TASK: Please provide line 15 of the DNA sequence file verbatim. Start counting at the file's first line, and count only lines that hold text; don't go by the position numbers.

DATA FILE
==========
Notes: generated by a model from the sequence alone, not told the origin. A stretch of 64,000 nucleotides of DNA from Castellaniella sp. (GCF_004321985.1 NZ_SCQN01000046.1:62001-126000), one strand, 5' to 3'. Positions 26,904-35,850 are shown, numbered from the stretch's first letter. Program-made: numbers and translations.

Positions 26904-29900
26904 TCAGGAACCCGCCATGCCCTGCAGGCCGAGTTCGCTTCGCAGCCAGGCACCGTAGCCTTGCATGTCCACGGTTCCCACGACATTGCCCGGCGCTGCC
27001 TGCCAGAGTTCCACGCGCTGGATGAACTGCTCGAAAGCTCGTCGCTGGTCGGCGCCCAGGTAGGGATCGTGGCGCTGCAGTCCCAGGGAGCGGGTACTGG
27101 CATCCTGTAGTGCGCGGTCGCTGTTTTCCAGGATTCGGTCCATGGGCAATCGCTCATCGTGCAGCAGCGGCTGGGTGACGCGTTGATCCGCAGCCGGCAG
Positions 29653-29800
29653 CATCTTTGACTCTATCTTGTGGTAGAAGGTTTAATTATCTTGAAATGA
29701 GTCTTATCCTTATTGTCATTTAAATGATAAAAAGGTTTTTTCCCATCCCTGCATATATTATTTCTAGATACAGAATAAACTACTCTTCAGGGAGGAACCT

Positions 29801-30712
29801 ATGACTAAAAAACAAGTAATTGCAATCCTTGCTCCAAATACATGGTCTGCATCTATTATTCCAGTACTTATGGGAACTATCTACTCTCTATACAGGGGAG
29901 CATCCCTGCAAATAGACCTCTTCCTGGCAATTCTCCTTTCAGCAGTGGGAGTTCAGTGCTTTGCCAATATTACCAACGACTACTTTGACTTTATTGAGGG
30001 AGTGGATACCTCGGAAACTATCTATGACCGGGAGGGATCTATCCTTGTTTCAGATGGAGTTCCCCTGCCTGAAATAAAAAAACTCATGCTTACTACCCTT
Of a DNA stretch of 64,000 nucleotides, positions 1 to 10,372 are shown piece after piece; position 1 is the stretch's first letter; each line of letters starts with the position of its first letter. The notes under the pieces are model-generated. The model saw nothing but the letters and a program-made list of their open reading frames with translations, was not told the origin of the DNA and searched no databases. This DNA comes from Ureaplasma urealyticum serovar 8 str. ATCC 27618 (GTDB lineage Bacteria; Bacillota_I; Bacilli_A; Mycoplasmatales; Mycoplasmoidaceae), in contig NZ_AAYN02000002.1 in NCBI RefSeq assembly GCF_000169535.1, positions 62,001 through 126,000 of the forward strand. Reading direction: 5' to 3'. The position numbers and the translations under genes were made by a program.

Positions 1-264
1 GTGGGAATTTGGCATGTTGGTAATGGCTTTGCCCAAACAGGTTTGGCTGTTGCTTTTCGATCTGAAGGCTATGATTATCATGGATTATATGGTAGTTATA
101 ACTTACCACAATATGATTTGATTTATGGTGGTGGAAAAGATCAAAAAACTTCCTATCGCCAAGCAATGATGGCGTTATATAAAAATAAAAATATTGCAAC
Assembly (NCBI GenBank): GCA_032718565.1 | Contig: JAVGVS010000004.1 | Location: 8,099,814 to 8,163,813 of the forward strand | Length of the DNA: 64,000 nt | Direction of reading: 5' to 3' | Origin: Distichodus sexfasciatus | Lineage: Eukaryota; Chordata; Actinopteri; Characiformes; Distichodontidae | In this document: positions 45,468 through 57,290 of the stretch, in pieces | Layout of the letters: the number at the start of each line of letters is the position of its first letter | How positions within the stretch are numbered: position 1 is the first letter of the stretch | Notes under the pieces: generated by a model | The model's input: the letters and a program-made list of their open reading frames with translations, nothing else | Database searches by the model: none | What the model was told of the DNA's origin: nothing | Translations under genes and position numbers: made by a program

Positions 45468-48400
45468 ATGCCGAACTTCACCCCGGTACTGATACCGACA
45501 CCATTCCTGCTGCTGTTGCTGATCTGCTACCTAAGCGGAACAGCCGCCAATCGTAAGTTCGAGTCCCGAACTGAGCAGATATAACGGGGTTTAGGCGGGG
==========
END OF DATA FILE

1 GTGGGAATTTGGCATGTTGGTAATGGCTTTGCCCAAACAGGTTTGGCTGTTGCTTTTCGATCTGAAGGCTATGATTATCATGGATTATATGGTAGTTATA